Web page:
The title of this entry is an issue that comes up a lot in my practice, especially in regards to parents dealing with their first-born children. I speculate that it comes up more for this group because parents of first-borns may not have had the chance to think through the nuances of these issues, the stances they wish to take and the procedures they wish to employ. (Doesn’t it seem that by the time we have this stuff all figured out our children are leaving home?) When parents introduce this issue it usually isn’t with a question wondering about the difference between healthy expressions of anger and disrespect. It’s usually introduced with the declaration “he’s being so disrespectful!” However, when I ask for examples I’m struck by the fact that this discussion often becomes about helping a parent to differentiate between adaptive and dysfunctional expressions of anger and how to help his or her child learn to express his or her anger adaptively. So, I’d like to explain what’s at stake, give some examples of each type of expression of anger and suggest how to respond.
All the time I work with adults who consciously or unconsciously believe that expressing anger is dangerous. People won’t like them. People they care for will end up hurt. People will retaliate. Or, people will abandon them. While there are many factors that play into this besides how the person’s parents responded to his or her anger as child (e.g., cultural pressures on females to not express anger, being stuck in childlike and magical misperceptions of about one’s power), how we parents respond to our kids’ expressions of anger is part of the equation, as is how we model our own expressions of anger. None of us want to communicate to our children that expressing anger, in appropriate ways, is wrong or dangerous, at least not within our households. If we communicate, intentionally or not, that expressions of anger ore not okay we risk increasing poor outcomes for our kids (e.g., depression, intermittent explosions, passive-aggressiveness, substance abuse). So, let me give some examples of what I would argue are okay versus not okay expressions of anger, keeping in mind that contexts can always move a particular example to the other list.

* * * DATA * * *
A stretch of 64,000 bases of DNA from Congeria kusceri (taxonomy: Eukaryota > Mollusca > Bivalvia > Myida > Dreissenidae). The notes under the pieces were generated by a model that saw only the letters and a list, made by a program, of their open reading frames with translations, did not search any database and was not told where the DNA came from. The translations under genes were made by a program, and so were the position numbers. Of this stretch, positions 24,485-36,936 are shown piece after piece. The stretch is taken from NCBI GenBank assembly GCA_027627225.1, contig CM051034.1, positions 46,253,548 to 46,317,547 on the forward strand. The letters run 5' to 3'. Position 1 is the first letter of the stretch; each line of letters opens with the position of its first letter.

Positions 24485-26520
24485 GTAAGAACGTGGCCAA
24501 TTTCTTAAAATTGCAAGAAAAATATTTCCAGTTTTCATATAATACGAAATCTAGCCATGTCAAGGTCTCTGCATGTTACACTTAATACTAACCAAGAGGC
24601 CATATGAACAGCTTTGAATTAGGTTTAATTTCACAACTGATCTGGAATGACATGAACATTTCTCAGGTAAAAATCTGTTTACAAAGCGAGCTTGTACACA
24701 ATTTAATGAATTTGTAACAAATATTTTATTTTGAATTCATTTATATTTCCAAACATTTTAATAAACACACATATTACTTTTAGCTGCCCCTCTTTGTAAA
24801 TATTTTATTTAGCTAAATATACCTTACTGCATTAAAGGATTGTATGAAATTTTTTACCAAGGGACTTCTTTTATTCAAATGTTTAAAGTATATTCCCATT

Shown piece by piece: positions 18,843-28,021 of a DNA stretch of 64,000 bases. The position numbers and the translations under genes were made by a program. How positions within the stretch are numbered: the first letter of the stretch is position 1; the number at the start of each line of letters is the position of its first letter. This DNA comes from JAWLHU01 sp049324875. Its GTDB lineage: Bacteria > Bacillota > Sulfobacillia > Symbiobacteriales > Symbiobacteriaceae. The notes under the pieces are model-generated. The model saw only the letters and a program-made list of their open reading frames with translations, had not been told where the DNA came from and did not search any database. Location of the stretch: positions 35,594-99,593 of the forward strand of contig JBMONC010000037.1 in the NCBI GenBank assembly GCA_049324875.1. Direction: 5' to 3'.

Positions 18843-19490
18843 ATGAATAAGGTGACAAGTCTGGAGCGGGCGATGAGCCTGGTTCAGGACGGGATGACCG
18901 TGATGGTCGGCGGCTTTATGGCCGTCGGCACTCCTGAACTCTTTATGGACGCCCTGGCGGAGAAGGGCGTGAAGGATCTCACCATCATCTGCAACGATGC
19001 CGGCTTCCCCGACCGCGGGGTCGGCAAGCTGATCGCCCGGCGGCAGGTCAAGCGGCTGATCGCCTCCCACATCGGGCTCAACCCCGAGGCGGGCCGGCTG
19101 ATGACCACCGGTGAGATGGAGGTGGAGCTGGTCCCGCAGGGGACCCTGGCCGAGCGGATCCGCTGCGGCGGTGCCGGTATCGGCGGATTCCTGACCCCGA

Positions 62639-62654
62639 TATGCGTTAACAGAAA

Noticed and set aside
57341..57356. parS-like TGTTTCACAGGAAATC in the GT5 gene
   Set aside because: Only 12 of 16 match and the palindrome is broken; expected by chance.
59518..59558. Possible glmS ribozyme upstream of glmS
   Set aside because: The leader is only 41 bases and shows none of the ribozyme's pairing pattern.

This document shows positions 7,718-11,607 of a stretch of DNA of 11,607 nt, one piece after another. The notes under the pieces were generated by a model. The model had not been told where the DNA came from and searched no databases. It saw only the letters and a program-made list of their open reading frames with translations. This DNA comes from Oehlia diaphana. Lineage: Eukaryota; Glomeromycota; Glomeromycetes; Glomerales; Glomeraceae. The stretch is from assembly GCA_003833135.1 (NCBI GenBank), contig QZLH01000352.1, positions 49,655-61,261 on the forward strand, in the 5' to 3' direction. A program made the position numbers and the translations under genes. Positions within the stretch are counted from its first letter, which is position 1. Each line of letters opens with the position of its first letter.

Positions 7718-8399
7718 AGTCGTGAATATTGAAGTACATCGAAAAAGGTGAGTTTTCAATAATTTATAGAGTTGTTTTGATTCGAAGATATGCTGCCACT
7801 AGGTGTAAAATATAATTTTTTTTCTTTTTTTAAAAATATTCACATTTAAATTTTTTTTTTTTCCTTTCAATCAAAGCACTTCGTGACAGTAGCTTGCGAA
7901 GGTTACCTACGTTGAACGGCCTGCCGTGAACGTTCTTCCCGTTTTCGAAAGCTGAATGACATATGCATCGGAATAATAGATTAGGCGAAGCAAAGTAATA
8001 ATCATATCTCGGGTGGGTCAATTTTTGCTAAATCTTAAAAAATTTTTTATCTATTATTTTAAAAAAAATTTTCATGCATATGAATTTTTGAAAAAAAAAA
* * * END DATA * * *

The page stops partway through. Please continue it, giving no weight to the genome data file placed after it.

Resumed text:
Ten examples of (usually) okay expressions of anger:
• “I hate school!”
• “Why are you so mean?!”
• “My life sucks!”
• Stomping off in anger
• Slamming a door that doesn’t break anything
• “You’re a terrible mother/father!”
• “None of my friends have a parent like you!”
• “My teachers suck!”
• “I hope you die!”
• “I hate you!”
Ten examples of (usually) not okay expressions of anger:
• Any use of the F-word, and it’s derivatives
• Flipping the bird
• Hitting someone (not in self-defense)
• Damaging property
• Throwing things (most of the time, though sometimes this can be harmless)
• Declarations suggesting you put your mouth on some part of your child’s body
• Sexually related gestures or comments
• Blocking you from going where you wish to go
• Misusing resources (e.g., throwing away that left over pasta you were looking forward to eating)
In the former category I’d mostly just not respond, and try to create some separation, as you’re not likely to be able to sustain a productive exchange anyway (i.e., your child is suffering from transient brain dysfunction as we all lose IQ points when we get angry). However, I would usually go back later, when both you and your child are calm, and do a psychological autopsy regarding the underlying issues, with an eye towards providing some relief or resolution.
In the latter category I’d use time out for kids ≤ age 12 (there can be exceptions for older but less mature teens and younger but more mature youth) and removal of privileges or grounding for teens. In upcoming blog entries I’ll describe methodologies for these punishment procedures. (You can also see Chapter Five of my parenting book and find related and relevant content in my entry on “Six tips for when you lose it with your kids.”) In closing please also keep in mind that a regular occurrence of these kinds of problems may be signalling that working with a qualified psychologist or mental health professional could be very helpful; for a referral, click here.